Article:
Respiratory Disease: an ever present problem
31. There was a need to develop better microbiological
tests in order to differentiate quickly between different types
of respiratory tract infections.
32. Tuberculosis notifications were steadily increasing
in large urban areas, particularly in London. Possible reasons
for this increase included:
more clinicians notifying cases;
changing age profile of the Asian population;
co-infection in people with AIDS; and
immigration from regions with different strains
33. Specialist nurses often ran services diagnosing and
treating TB. However in areas with low incidence rates there was
often very little expertise in this area.
34. TB networks, linking high with low incidence areas,
had been established, and a TB Action Plan, would be launched
by the Department of Health in April 2003. It was hoped that there
would be national guidelines about TB screening. Resources were
needed, particularly to purchase and develop software (for operation
work rather than surveillance).
35. Teamworking was very helpful in relation to TB contact
tracing. TB contact trace nurses should work closely with local
CCDCs so as to share resources.
36. Directly observed therapy (DOT) was only used with
patients who had previously failed to finish treatment as it was
very expensive with more effective ways of using finite resources.
37. Multi-drug resistant TB was not yet a significant
problem. There were only 35 cases a year in the UK (0.9 per cent
of all cases): half of those in London.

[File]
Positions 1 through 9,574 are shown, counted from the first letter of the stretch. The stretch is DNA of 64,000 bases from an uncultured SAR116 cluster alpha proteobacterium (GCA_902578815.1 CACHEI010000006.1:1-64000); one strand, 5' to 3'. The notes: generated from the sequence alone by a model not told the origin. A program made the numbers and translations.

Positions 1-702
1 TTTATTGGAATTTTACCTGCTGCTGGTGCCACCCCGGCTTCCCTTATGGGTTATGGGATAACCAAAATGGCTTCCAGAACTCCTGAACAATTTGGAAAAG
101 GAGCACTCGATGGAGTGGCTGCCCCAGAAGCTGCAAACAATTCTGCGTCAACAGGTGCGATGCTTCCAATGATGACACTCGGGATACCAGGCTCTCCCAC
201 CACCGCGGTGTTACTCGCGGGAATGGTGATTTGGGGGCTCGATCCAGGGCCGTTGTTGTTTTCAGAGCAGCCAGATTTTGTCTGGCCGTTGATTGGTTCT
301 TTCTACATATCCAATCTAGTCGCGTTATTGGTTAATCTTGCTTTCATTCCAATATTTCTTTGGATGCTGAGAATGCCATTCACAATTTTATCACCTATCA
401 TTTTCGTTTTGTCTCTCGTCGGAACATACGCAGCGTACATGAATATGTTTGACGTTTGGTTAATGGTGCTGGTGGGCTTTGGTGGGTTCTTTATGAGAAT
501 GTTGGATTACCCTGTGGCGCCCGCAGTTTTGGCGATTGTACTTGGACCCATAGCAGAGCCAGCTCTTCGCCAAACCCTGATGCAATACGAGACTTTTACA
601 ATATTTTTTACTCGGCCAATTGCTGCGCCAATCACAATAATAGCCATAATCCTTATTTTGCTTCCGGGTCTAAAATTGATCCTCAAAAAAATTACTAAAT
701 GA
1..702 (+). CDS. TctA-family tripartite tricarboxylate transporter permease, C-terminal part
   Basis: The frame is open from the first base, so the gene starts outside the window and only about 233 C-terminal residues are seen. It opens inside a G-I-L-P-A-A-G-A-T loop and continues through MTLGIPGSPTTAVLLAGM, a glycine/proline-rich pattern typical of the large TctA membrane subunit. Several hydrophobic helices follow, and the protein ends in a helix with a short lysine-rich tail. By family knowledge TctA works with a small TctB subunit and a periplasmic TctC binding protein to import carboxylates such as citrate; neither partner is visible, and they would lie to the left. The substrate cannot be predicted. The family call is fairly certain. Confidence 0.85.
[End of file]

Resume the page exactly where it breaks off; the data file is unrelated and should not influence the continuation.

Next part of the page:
38. Employing community workers to liaise between TB
contact tracers and immigrant communities would make it easier
to identify and to screen all new immigrant arrivals.
39. Whilst the health of asylum seekers is similar to
local populations on arrival in an area it often quickly deteriorated
owing to difficult social conditions, particularly poor housing.
40. Funding for emergency hostels for asylum seekers
did not have a particular stream to pay for health checks. This
should be rectified as it was placing significant demand on local
41. High rates of infection were seen in prison particularly
in Hep B and Hep C. Increasing availability of needles and condoms
in prisons could help to counteract the spread of these infections.
42. It was necessary to re-examine how infection (both
clinical infection and microbiology) was taught at medical schools
as students often could not remember what they were taught about
43. Infectious disease was an area that cut across the
curriculum and therefore often was ignored as curricula were mostly
44. Medical schools did not measure outcomes of their
45. Nurses needed to understand key elements of science
research (such as the concept of risk) in order to be able to
correctly advise people on issues such as vaccination.
46. Ideally health professionals should have protected
learning time in order to be able to provide updates on education
about infectious disease. However, staff levels in Trusts must
be increased to allow for this.
47. More clinicians needed training in research methods
as many research papers were poor qualityparticularly in
the area of infection control (only 26 per cent of 296 papers
since 1980 were judged to be "robust" by a Cochrane
48. It was necessary to educate clinicians and nurses
about the importance of infection control; in particular that
they needed to take responsibility for it rather than seeing it
as the job of the infection control nurse.